The Court of Appeal agreed with the TCC and ruled that the natural meaning of the words used in Clause 11.3 of the Sub-Contract (above) was that the extension of time should be contiguous because :- 

  • the phrase “any such revised period or periods” in clause 11.3.2 indicated that when the employer (Carillion in this case) granted extensions of time, it was revising the period(s)originally stated in the Sub-Contract, rather than granting separate periods of justified delay with their own start and end dates;
  • the simple phrases “extension of time” and “by fixing such revised or further revised period or periods” in the last part of Clause 11.3 had the natural meaning that the period of time which was allowed for the work was made longer;
  • the words used in the notice provision in the Sub-Contract indicated that if the employer had granted an extension of time, he will have increased the length of the existing period(s) for doing sections of the works, not created new periods for doing the work, each with their own start and end dates;
  • the provisions in the Sub-Contract all fit naturally with the assumption that any extensions of time granted would be contiguous;      
  • the case authorities cited did not support Carillion’s case. No one had ever argued that any extension of time clause required or permitted non-contiguous extensions of time to be granted. 

Further, the Court of Appeal held that such interpretation was consistent with commercial common sense. In practice, the system of awarding extensions of time contiguously has worked satisfactorily, the Court of Appeal said, and Emcor's interpretation of clause 11.3 was practicable and workable. Further, such interpretation was in line with what a reasonable person, with all the background knowledge of the parties, would have understood the clause to mean when making the Sub-Contract. 

The Court of Appeal acknowledged that an interpretation imposing a contiguous time extension may give one party a windfall because it could lead to a sub-contractor being exempt from liability during a period when it was in culpable delay or render it liable to the contractor when it was not in culpable delay. However, this could not displace the natural meaning of words used in Clause 11.3.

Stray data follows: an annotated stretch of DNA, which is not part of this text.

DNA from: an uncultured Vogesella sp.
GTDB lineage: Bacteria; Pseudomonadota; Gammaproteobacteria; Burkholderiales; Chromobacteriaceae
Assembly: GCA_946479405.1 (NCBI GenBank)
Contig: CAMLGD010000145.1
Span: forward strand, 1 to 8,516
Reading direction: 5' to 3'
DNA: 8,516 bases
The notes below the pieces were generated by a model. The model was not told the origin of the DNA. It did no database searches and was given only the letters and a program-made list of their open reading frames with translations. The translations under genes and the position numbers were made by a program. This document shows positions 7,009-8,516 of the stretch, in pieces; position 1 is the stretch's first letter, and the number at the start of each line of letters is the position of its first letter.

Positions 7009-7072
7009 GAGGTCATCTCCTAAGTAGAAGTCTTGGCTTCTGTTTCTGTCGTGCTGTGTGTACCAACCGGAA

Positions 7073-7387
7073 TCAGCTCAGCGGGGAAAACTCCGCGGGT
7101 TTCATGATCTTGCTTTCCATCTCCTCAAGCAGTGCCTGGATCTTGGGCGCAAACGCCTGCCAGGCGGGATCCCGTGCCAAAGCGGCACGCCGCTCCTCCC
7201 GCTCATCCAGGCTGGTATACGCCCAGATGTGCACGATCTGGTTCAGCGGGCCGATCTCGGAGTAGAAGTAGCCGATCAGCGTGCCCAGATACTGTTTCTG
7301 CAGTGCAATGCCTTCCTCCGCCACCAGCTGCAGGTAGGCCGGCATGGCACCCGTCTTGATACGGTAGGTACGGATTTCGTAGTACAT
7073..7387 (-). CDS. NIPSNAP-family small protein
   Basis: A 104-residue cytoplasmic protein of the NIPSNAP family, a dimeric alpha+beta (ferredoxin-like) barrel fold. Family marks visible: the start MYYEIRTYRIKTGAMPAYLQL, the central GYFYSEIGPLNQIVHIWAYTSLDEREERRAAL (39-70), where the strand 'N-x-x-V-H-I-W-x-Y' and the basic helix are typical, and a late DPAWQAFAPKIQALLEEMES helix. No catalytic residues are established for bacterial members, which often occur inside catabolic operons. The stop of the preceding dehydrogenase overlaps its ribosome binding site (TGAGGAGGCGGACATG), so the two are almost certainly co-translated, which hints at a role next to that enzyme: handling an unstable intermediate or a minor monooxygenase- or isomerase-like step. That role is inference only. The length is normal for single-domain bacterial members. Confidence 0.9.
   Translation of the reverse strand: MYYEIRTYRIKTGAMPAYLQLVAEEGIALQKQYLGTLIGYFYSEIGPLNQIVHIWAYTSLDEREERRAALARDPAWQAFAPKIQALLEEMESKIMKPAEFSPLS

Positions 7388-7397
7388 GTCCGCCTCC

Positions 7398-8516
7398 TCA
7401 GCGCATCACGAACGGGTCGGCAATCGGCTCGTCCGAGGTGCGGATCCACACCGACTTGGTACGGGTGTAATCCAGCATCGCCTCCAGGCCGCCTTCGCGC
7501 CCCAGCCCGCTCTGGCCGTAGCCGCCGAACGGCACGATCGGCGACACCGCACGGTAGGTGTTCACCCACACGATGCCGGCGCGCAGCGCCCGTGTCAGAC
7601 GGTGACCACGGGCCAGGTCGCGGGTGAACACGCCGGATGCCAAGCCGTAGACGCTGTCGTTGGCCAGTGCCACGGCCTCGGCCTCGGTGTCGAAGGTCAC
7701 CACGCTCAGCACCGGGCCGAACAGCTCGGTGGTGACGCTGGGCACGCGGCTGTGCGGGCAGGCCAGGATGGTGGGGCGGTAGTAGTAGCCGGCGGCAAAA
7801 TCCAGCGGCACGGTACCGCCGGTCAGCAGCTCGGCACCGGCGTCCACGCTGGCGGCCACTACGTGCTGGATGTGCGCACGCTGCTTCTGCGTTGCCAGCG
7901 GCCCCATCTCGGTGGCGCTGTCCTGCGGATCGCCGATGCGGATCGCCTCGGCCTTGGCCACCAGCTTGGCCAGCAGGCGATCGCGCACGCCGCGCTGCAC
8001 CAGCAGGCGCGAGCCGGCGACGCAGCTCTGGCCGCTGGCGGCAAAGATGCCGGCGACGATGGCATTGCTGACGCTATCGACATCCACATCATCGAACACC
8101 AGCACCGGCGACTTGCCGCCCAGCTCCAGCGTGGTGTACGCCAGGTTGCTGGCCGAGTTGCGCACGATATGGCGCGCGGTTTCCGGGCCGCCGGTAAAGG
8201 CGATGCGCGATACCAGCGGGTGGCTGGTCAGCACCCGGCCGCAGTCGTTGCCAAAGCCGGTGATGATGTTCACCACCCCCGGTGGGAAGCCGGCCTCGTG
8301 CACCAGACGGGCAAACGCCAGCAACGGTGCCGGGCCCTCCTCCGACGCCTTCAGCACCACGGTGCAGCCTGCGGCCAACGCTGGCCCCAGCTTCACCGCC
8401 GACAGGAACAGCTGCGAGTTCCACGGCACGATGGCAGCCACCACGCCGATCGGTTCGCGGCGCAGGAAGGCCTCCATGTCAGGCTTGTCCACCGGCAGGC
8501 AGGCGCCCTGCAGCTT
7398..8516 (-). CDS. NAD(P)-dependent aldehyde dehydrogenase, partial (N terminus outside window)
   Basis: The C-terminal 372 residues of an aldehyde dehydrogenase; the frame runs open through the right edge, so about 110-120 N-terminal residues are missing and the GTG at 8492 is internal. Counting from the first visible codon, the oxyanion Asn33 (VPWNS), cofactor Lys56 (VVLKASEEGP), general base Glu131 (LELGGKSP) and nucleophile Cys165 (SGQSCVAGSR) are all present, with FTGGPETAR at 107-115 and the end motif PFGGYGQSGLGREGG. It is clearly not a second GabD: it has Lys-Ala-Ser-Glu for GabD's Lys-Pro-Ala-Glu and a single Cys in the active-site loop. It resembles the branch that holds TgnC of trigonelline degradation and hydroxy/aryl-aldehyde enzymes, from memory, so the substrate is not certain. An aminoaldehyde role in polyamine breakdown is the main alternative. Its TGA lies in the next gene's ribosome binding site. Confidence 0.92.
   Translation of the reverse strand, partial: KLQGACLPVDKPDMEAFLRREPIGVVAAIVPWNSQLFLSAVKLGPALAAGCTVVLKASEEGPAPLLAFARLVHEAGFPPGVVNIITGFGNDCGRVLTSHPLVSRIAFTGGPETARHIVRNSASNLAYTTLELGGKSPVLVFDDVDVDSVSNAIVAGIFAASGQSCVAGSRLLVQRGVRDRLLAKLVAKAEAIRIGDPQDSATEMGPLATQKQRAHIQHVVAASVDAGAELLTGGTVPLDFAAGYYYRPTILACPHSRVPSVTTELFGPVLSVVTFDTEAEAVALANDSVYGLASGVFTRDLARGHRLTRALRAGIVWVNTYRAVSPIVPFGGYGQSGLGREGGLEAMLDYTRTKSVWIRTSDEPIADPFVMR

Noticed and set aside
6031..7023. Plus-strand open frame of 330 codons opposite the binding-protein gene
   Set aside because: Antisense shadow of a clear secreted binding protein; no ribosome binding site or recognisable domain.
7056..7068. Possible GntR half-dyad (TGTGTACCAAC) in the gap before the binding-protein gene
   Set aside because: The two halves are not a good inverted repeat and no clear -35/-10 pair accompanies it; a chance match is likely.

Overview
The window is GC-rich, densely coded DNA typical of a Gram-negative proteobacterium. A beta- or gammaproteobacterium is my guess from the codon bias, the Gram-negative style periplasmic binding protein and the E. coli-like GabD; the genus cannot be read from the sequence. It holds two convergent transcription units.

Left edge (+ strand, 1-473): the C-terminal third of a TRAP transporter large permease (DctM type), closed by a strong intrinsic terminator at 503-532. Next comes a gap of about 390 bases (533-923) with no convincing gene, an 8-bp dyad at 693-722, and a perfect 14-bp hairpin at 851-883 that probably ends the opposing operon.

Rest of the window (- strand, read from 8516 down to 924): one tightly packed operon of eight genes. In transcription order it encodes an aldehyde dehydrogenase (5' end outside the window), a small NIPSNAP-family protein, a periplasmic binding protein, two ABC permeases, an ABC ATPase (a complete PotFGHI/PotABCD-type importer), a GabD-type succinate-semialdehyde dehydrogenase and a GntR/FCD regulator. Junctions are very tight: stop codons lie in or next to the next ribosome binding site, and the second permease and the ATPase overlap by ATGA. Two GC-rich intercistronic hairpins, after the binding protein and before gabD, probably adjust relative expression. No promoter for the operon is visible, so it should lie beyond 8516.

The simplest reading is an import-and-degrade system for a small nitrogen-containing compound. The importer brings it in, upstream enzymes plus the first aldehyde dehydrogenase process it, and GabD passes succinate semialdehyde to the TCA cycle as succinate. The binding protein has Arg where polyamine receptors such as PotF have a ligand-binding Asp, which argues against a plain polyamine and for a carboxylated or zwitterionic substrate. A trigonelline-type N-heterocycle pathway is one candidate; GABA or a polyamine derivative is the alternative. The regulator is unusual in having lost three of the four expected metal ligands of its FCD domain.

In order to find out the meaning and legal effect of an extension of time clause, one must look at the actual wording of the contract. Different wording of the clause may give rise to different conclusions. In Hong Kong, there are two forms of sub-contracts commonly used in building projects which require the sub-contractor to complete within a period or extended period:- 

(1)    the old “Green Form” i.e. the standard form of sub-contract for use where the sub-contractor is nominated under the standard form of building contract (pre-2005 edition) ; and
(2)    the “Blue Form” i.e. the Hong Kong Construction Association Standard Form of Domestic Sub-Contract. 

Other forms such as the Standard Forms of Building Contract (2005 and 2006 editions) and Government Forms, in particular, the main contract conditions, all have a “Completion Date” and granting of extensions of time is by way of fixing a new completion date.

Key Contacts

Kwok Kit (KK) Cheung

Partner | Litigation and Dispute Resolution

Email or call +852 2825 9427